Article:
Our dear friend, Marita Manzanillo and friend Marie Balangue, were vacationing in Batanes when the pandemic was declared. Their vacation was “extended” because flights were cancelled and no transportation out of the island was available.
When finally, a Philippine Navy ship docked on the island, the Tourism Infrastructure and Enterprise Zone Authority arranged for the trip out of the island of Marita and company, together with other stranded tourists. But the ship would dock at San Fernando City, La Union. Since the Tieza had no vehicle to transport them to Baguio, I went down to San Fernando to fetch them.
As for my return flight to Geneva, dear friend Kit de la Rosa, would inform me for available flights. But after booking me on five flights, in over a period of seven months, all were cancelled because the Geneva airport was locked down.
Fortunately, on the eighth month of trying, Kit booked me a “sure” flight to Switzerland, not to Geneva but instead to Zurich which is a good three and a half hours drive to Geneva.
My compadre, Jimmy Uy, had offered to bring me to Manila the day before my appointed flight. Before our trip, Jimmy obtained the necessary travel permits and I had to take my RT-PCR test to show the airline.
Upon good advice, I requested for a wheelchair. At the NAIA, I submitted my travel documents and a Covid-19 related document.Upon check-in, an airport personnel made me sit on a wheel chair and whisked me through the inspection and passport control sections.
I noticed that many stores have closed. I had priority boarding and did not have any seat mate inside the cabin where there were just about 50 passengers in our section.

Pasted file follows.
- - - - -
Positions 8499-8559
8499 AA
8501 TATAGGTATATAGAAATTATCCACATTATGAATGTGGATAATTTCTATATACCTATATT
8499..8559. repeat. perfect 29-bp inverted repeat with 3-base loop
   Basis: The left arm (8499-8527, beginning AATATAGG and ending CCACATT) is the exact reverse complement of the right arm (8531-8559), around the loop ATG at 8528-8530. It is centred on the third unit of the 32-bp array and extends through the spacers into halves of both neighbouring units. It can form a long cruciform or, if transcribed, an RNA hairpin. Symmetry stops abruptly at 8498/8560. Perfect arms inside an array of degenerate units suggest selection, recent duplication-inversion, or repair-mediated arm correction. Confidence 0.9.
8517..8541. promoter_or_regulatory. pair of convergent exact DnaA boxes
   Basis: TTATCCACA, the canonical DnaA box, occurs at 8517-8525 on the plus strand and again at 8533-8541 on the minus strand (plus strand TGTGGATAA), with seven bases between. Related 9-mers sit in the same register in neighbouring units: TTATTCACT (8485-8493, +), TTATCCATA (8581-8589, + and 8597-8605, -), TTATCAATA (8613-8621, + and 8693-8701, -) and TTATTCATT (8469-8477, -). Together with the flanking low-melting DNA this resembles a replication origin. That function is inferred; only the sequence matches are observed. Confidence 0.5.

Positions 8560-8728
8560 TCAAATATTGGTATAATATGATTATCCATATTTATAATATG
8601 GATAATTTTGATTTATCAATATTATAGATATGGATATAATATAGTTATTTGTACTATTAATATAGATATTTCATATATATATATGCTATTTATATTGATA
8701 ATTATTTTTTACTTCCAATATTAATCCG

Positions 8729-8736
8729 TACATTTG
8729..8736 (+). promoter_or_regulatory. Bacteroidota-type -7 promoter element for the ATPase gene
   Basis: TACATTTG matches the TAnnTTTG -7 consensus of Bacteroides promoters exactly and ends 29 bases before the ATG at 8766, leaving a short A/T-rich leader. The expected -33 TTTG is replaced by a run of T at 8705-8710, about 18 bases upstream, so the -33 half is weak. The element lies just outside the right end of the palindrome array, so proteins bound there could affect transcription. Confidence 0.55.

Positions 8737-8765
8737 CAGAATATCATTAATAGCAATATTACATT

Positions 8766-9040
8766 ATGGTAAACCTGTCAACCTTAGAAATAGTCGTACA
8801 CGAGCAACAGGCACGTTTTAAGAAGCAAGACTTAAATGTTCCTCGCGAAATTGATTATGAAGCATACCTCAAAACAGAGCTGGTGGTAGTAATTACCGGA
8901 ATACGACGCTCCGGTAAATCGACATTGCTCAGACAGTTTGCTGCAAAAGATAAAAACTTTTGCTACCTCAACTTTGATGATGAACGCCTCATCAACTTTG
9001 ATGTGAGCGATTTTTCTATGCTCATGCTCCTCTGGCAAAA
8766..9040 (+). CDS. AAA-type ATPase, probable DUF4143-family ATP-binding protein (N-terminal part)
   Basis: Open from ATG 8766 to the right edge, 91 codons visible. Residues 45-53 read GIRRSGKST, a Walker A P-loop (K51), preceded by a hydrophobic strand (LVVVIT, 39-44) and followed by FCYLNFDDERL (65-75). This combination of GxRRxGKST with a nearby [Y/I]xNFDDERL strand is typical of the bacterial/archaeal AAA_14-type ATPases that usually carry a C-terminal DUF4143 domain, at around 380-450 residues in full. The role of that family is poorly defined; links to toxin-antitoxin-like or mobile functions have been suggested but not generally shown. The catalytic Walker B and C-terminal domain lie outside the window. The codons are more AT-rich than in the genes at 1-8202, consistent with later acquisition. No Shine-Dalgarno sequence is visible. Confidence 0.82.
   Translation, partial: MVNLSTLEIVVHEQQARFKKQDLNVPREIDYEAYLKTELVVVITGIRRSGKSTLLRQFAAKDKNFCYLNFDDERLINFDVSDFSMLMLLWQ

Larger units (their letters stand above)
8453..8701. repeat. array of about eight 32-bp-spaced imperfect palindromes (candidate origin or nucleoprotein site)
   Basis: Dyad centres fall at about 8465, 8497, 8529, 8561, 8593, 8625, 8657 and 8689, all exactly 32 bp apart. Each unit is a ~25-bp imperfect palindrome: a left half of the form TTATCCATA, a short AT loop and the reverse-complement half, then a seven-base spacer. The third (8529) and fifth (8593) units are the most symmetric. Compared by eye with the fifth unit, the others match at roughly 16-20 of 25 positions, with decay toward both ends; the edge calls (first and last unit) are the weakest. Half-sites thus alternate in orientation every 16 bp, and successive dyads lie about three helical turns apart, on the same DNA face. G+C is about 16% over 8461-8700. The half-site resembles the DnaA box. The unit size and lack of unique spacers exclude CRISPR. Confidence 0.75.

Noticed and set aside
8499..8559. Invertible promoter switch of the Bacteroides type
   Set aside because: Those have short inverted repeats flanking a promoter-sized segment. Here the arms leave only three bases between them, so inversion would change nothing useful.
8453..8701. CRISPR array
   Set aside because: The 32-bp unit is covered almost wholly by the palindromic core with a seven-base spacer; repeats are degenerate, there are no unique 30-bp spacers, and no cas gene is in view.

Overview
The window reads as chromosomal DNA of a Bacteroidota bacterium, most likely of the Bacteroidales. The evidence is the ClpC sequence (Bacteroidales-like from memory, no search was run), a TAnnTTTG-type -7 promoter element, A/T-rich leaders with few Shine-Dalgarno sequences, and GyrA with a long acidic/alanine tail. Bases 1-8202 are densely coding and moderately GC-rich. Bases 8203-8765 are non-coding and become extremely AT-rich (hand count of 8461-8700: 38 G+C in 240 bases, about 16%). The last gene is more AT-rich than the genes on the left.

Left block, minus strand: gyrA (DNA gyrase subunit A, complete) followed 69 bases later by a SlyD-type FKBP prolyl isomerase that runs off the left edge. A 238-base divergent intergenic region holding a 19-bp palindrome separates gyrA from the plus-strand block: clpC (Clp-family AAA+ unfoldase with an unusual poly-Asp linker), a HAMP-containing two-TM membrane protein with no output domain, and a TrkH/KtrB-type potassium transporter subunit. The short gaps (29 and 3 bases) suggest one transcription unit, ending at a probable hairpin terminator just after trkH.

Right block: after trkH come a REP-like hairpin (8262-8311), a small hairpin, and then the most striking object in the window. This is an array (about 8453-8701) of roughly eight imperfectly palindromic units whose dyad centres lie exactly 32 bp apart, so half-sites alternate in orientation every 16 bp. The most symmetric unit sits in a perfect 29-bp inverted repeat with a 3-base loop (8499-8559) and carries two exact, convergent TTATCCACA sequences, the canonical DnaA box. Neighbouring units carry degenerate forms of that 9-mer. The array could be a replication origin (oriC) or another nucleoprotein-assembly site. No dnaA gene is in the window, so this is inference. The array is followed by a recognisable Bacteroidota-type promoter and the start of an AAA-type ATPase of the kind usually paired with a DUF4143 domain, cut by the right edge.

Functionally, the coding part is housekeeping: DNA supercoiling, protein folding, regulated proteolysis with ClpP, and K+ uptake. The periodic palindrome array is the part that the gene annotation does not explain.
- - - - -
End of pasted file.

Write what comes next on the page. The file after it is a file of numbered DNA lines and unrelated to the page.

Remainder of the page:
In fact, there were no passengers along my row. The flight attendant informed me that the airline retrenched 50 percent of the cabin crew and she was just lucky to have been retained. The cabin crew were very attentive of the needs of the passengers. When we took off from Doha, the purser was the one attending to me engaged me in a conversation, and even served me champagne that was only for business and first class passengers.
Of course, I gave them favorable comments and endorsements that they requested me to do online inside the cabin, as WiFi services were available. When we arrived at the Zurich airport, an electric cart was there with a driver to bring me to the arrival area after my luggage was loaded.
It has been the one of the most pleasant trips that I experienced. It was worth the eight months that I waited for my return trip.
After two years abroad, I flew back in with my wife, Nena, and everything appeared to be back to what it was before the pandemic.
A foreign tourist who was waiting for his luggage (at the carousel for two plane arrivals) where there was a “to each his own, who cares about the rest attitude of many passengers, after being bumped and stepped on,” loudly commented, “This is not an airport.This is a market place”.
Welcome back to the Philippines.